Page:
How does this author, in his first and obviously only intended pastiche on Sherlock Holmes, have the arrogance to kill him off irrelevantly in the preface? Even Sir A. C. D. couldn't manage that. Horowitz writes that Dr. Watson was leaving instructions for the package not to be opened for 100 years, but Holmes and Watson were both alive and well in 1914 immediately prior to World War I as is clear from "His Last Bow." Moreover, far from needing to be looked after by nurses, Watson was driving a car! So why is it being published 3 years too early? Perhaps Watson's package was blown open in the 1940's when, according to a rigorous compiler of Holmes chronology, the vaults of Cox and Co. in Charing Cross would have been razed by the Luftwaffe? With this much apathy before the story even starts, I agree with Oscar that Horowitz should have written his own detective novel, but I suppose he wanted to cash in on the famous name.

In reply to an earlier post on 21 Dec 2011 20:14:28 GMT
FictionFan says:
Again I tend to agree with you, DaveL, and was horrified with the whole picture of Watson in a home. But once the story gets underway, Horowitz redeems himself to a great degree. I've never read a perfect Holmes pastiche, but this is as close as I've seen. But the point you raise, plus a little concern about the plot straying pretty far across a line I felt Conan Doyle would not have crossed, is the reason for 4 stars rather than 5. I believe though that it was the Doyle estate that approached Horowitz and asked him to write the 'official' pastiche, so maybe in this case he wasn't cashing in quite as much as others have.

Thanks for commenting:-)

Posted on 1 Jan 2012 14:10:42 GMT
AC/EZ says:
I completely agree with your review. I was a fan of both the original stories and Horowitz before this and I think it's a very good effort. However I had the same issue with the plot (although I suppose it creates a believable explanation as to why the manuscript had to be locked away for 100 years) and the attempts to humanise Holmes. Too often if felt that Horowitz was attempting to show that Watson and Holmes had 'hearts', which for me was the only jarring departure from Conan Doyle's style.

In reply to an earlier post on 1 Jan 2012 15:15:36 GMT
FictionFan says:
Thanks for commenting AC/EZ. I agree about the showing 'heart' - I wonder if he thought a modern day audience would expect it? Happy New Year!

In reply to an earlier post on 8 Jan 2012 10:36:23 GMT
I have to agree with the seemingly pointless 'death' of Holmes as mentioned in the opening pages - at reading this I assumed it would be a 'trick revelation' (Watson mentions in the text that the 1890 setting was 'twenty five years ago', so it could have meant, for instance, that had this been written in 1915, Holmes had faked his death to embark on another His Last Bow-style secret mission during WW1); but in the end it proved to be no such thing and had no bearing on the plot at all.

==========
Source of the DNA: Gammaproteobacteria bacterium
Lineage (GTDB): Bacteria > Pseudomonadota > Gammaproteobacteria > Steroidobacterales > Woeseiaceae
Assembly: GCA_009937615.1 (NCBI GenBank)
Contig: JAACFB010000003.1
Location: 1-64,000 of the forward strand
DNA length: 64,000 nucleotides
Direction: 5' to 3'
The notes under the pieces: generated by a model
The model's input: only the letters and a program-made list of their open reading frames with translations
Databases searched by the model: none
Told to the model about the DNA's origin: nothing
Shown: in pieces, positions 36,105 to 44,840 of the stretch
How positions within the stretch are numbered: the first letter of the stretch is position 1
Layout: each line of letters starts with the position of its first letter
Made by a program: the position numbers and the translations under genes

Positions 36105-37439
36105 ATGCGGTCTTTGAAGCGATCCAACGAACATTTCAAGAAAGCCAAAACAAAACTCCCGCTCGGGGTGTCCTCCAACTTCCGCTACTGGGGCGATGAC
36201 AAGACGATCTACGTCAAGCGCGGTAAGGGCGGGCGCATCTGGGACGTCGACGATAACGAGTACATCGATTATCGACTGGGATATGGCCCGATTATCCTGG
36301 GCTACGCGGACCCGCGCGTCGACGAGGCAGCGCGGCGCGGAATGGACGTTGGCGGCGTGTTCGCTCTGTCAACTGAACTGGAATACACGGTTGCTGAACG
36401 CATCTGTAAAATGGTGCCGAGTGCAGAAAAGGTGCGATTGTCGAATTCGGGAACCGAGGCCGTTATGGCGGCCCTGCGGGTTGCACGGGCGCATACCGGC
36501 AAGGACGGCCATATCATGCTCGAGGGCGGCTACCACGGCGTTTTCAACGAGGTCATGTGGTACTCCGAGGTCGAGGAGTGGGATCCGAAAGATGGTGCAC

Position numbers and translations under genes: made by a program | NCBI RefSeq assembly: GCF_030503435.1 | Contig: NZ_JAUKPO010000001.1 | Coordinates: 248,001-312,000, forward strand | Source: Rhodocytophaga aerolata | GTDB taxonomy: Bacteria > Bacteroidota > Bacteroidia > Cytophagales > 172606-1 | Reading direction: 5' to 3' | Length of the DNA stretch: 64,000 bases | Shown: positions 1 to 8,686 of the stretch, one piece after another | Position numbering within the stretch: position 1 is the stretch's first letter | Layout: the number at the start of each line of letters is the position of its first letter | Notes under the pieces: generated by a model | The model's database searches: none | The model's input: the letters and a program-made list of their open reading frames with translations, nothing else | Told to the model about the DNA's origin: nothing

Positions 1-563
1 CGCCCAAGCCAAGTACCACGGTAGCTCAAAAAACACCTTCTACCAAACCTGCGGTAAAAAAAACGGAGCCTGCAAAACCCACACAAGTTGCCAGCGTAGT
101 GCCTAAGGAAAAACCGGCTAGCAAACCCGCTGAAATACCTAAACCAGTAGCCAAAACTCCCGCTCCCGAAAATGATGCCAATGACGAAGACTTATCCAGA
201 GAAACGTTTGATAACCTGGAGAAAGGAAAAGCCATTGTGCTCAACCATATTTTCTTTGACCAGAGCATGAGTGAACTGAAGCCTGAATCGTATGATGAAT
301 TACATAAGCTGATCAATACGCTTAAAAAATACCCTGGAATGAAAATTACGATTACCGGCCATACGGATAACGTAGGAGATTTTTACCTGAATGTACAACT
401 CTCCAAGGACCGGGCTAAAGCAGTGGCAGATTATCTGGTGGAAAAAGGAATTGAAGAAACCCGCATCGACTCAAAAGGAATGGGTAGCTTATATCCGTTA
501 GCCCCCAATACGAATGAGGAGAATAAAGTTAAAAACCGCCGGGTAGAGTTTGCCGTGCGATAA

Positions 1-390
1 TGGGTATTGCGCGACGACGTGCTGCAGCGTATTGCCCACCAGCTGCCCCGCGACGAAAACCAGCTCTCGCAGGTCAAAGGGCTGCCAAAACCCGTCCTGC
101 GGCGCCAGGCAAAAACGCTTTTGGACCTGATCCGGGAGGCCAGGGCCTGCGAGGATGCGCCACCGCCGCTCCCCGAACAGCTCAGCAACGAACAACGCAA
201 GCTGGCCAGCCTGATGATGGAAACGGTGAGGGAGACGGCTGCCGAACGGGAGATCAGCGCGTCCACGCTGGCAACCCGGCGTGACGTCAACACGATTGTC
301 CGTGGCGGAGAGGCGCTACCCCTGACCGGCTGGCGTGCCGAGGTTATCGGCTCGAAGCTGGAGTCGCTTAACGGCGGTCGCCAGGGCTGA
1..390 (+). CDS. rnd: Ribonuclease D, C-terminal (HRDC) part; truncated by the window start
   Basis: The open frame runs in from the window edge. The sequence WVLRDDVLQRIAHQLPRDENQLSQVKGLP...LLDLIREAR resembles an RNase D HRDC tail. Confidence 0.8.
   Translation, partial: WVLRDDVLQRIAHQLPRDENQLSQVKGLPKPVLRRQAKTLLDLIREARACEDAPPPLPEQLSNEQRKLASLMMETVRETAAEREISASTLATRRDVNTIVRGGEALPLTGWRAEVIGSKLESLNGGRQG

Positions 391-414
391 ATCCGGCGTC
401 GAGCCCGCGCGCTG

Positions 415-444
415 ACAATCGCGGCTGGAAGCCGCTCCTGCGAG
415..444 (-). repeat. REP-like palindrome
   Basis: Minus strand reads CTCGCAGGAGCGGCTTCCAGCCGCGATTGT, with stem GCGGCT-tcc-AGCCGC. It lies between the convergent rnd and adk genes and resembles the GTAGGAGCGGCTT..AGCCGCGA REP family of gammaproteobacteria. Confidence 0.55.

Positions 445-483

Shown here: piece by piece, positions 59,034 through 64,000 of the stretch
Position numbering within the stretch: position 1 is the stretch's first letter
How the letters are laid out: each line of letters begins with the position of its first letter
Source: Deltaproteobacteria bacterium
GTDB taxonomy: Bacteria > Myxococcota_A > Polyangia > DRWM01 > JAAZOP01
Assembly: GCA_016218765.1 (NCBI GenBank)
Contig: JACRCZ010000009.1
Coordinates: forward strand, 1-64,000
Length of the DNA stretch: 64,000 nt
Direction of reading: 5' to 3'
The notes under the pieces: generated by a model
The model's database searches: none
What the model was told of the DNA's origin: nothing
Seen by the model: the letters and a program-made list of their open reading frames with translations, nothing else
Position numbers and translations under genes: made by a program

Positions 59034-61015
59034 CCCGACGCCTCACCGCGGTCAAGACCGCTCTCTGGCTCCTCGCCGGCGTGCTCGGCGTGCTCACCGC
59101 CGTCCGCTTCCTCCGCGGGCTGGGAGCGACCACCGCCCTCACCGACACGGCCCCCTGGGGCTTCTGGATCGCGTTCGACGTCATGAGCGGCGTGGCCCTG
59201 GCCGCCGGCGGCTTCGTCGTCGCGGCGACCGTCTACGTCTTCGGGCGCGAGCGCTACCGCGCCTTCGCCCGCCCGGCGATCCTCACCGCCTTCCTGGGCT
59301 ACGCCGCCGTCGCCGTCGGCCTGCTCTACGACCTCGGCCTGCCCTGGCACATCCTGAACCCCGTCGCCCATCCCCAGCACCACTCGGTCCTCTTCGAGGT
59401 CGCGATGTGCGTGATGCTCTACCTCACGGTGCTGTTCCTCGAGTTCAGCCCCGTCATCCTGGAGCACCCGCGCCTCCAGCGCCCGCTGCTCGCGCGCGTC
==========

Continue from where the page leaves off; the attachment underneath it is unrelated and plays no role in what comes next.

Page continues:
We are talking about fictional characters, so it does seem churlish to have a pop at this kind of thing; but it does seem odd to me that the Conan Doyle estate would be OK with Horowitz 'killing off' Holmes in such a flat and pointless way. Not to mention that two ACD stories written by Holmes himself (Blanched Soldier and Lion's Mane) were only published in the mid-1920s, so from a point of view of chronology with the originals, Horowitz can actually be judged as having made a screaming howler.

As little patience as I have with the WS Baring-Gould chronology of Holmes etc, I've always bought into the idea that Watson's 'death' around about 1929 made sense, given that ACD died so shortly afterwards, whilst Holmes 'death' will always be a mystery. Given that Horowitz is clearly a Holmes fanatic (with his spot-on mentions of the likes of The Red-Headed League, The Resident Patient, the circumstances of Watson's marriage and his wife's death etc etc), his chucking away the news of Holmes' death in such an arbitrary and needless way was a real downer.

However, overall, this isn't a bad Holmes pastiche, even if, contrary to many of the reviews here, it never really feels like its ACD's writing. To those who enjoyed it, I would suggest getting hold of Lyndsay Faye's very similar-sounding Dust and Shadow (2009), in which Holmes tackles the Jack the Ripper mystery.